Brief Definitions of Other Story Styles
This section with give a concise overview of the different kinds of styles that are a part of folklore and/or mythology that are either less popular or incredibly specific (and hence less known) than the aforementioned and explored terms.
Anecdote is a short narrative detailing a particular interesting episode or event, applied most commonly to refer to an event within the life of an important person. 
Aubade is a lyric about down or a morning serenade. It is also a song of lovers parting at song. 
Ballad is a form of verse to be sung or recited. The form is characterized by its dramatic and exciting episodes, contained in a simple, narrative form. 
Chant is loosely defined to be a song. More particularly, a chant signifies the intoning of words to a monotonous musical measure. An important element of chant is cadence, which is usually one note (the "reciting note") that is use for a series of successive words and/or syllables. Chants are considered less melodies than songs. 
Chantey (aka Shanty) is a sailor's song, marked by strong rhythms and used to accompany certain forms of repetitious hard labor performed by sailors working in a group when sailing. The leader of the singing is the Chantey Man, who is responsible to sing a line or two that precedes a refrain that is sung by the entire Chantey Group. Of course, shanties are also sung off of ships. 
Coronach is a song of lamentation or funeral dirge, typically sung by a woman. 
Epic is a long, narrative poem that presents characters of high position in adventures. The language and style are elevated, and the events can span drastically, since the unifying feature of an epic is the heroic character.  Many epics have known or attributed authors, such as Homer's The Odyssey and or Virgil's Aeneid. Folk epics, on the other hand, are of unknown or unattributed authorship, and they are generally assumed to be produced by way of communal composition. 
Ghost Story is a tale that involves spirits or ghosts, generally meant to encapsulate a frightening or supernatural situations of people who have died. 
Nursery Rhyme is comprised of brief verses, often anonymous or attributed to a general unit, such as "your grandmother's grandmother taught her this..." Most nursery rhymes are traditional, and they have percussive rhythm and frequent, heavy rhyme, being written for young children. The first important collection of English-language nursery rhymes was by "Mother Goose," which appeared in the eighteenth century. The collection included songs, counting-out games, and even nonsense verse that could have been, seemed to have, links with important British political history.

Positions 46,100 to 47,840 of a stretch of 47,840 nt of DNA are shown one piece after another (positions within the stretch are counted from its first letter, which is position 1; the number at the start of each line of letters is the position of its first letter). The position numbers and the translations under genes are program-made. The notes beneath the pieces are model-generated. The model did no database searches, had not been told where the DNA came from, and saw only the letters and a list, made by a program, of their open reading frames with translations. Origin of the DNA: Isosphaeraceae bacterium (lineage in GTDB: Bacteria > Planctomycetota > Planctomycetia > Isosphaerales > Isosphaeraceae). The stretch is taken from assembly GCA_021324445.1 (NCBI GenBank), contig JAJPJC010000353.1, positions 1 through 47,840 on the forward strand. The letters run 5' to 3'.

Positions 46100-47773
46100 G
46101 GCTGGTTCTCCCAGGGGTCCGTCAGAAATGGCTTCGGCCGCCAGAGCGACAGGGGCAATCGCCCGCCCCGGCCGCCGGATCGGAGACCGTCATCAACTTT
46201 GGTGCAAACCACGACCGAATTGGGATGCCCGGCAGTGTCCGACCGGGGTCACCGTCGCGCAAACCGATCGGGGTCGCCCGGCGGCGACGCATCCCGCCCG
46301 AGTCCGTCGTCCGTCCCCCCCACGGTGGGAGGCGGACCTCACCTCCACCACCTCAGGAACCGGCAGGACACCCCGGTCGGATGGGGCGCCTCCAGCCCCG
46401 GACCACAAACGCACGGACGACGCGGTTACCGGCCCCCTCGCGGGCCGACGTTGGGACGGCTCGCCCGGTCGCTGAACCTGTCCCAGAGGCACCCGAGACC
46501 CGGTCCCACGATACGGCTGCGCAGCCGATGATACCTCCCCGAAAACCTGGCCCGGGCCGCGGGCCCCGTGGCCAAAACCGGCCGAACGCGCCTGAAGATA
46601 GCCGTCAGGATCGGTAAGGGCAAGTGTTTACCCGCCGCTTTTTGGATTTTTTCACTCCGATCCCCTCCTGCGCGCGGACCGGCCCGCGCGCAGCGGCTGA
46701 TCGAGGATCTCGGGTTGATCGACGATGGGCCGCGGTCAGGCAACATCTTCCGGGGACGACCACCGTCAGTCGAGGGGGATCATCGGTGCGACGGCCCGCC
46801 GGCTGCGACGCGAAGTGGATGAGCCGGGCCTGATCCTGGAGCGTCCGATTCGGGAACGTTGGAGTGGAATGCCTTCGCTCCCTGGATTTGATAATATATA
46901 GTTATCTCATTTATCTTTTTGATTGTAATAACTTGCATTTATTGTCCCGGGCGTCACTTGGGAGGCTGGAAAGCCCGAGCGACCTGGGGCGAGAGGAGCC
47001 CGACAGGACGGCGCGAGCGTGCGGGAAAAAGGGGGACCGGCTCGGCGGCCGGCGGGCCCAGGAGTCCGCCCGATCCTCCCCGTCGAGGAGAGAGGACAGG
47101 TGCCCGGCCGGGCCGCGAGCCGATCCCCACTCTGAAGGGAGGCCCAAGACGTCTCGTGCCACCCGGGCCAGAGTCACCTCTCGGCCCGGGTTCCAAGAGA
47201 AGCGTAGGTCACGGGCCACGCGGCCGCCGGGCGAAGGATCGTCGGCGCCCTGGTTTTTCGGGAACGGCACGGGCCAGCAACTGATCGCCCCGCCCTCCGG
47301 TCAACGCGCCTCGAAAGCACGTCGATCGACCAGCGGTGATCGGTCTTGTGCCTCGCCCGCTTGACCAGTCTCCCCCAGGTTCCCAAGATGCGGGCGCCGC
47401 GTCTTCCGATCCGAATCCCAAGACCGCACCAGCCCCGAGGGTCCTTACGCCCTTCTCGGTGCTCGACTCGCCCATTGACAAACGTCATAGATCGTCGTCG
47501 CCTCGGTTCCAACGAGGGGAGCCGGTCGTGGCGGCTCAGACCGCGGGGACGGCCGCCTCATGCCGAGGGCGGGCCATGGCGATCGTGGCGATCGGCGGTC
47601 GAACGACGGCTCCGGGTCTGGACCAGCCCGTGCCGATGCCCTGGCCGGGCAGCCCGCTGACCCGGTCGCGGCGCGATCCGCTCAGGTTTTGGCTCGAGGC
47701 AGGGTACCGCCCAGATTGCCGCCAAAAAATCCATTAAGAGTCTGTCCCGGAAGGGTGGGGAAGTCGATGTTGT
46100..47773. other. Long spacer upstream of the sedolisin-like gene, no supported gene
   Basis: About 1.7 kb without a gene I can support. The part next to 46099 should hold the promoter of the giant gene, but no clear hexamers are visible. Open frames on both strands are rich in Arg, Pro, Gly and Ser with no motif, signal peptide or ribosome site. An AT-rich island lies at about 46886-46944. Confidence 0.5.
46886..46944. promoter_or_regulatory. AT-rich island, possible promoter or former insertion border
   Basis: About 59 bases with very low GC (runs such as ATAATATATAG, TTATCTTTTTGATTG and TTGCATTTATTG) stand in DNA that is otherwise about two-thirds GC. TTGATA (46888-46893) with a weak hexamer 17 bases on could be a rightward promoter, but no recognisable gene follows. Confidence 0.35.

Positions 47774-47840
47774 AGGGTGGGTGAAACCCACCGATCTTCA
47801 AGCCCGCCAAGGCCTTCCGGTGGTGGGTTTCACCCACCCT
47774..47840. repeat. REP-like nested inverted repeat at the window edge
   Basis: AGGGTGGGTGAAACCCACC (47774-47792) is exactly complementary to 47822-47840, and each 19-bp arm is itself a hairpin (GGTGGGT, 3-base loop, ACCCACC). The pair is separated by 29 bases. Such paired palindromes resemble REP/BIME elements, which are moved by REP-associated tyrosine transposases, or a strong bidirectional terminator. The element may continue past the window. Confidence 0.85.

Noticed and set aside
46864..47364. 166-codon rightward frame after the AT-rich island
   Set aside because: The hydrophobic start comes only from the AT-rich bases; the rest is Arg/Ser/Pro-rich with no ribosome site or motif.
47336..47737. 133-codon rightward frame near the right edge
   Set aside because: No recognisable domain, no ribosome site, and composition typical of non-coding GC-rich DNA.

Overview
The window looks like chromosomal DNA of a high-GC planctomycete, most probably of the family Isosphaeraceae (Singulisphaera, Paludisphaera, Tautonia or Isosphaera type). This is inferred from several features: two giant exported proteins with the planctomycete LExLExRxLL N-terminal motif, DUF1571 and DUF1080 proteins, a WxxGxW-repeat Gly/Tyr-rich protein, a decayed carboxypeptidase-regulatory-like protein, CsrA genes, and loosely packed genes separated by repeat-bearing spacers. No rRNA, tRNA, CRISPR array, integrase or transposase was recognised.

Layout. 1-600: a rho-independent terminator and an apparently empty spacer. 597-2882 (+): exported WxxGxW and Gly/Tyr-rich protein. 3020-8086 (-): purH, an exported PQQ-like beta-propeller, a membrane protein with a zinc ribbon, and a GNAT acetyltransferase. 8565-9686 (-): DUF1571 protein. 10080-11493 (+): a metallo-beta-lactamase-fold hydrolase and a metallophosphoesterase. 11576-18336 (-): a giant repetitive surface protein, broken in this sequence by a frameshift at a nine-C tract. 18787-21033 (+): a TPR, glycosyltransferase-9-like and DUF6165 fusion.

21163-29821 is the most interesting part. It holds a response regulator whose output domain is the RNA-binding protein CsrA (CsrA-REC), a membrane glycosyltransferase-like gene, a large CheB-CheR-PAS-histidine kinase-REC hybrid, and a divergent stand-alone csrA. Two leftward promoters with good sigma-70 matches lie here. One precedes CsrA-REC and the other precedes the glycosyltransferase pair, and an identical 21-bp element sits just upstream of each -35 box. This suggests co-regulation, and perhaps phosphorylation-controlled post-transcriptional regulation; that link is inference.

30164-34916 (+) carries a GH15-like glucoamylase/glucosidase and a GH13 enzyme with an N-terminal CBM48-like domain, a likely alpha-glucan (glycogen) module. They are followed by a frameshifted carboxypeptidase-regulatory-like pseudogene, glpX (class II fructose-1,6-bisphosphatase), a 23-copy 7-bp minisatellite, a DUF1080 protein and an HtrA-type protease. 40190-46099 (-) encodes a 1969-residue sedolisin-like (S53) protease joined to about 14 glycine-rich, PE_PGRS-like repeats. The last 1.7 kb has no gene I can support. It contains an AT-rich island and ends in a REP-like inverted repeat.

Requiem is a chant for the repose of the dead, or a dirge or solemn song. 
Saga, in the strictest sense, is a set of Icelandic or Norse tales of the medieval period giving accounts of heroic adventures, especially of members of families of importance. Sagas tend to blend mythological stories and figures with legends and history.  In the newer sense of the word, a saga is a narrative sharing the aforementioned characteristics of the Icelandic sagas. 
Tall Tale is a funny story (particularly a folktale) that is characterized by extreme exaggeration with events that do not involve magic or the supernatural.  They were extremely common on the American frontier.  In many cases, a tall tale is about an event that has actually happened, or could have happened, but it is pulled and stretched to ridiculous extremes. The humor comes from this stretching of reality, and the main characters of the story tend to be humans. 
- Abrams 5
- Abrams 6
- Abrams 70
- Brewer 391
- Harmon 19
- Harmon 26
- Harmon 39
- Harmon 46
- Harmon 50
- Harmon 86
- Harmon 87
- Harmon 89
- Harmon 118
- Harmon 134
- Harmon 157
- Harmon 203
- Harmon 229
- Harmon 301
- Harmon 363
- Harmon 408
- Harmon 432
- Harmon 511
- Holman 30
- Holman 31
- Holman 66
- Holman 180
- Holman 188
- Holman 189
- Holman 188, Harmon 212
- Holman 243
- Philip 8
- Philip 10
- Philip 11
- Philip 12
- Tembo 15
- Harmon 185
- Harmon 212
- Harmon 346
- Harmon 452
- Harmon 504
- Lynch 108
For more information on footnotes and references, please see the bibliography.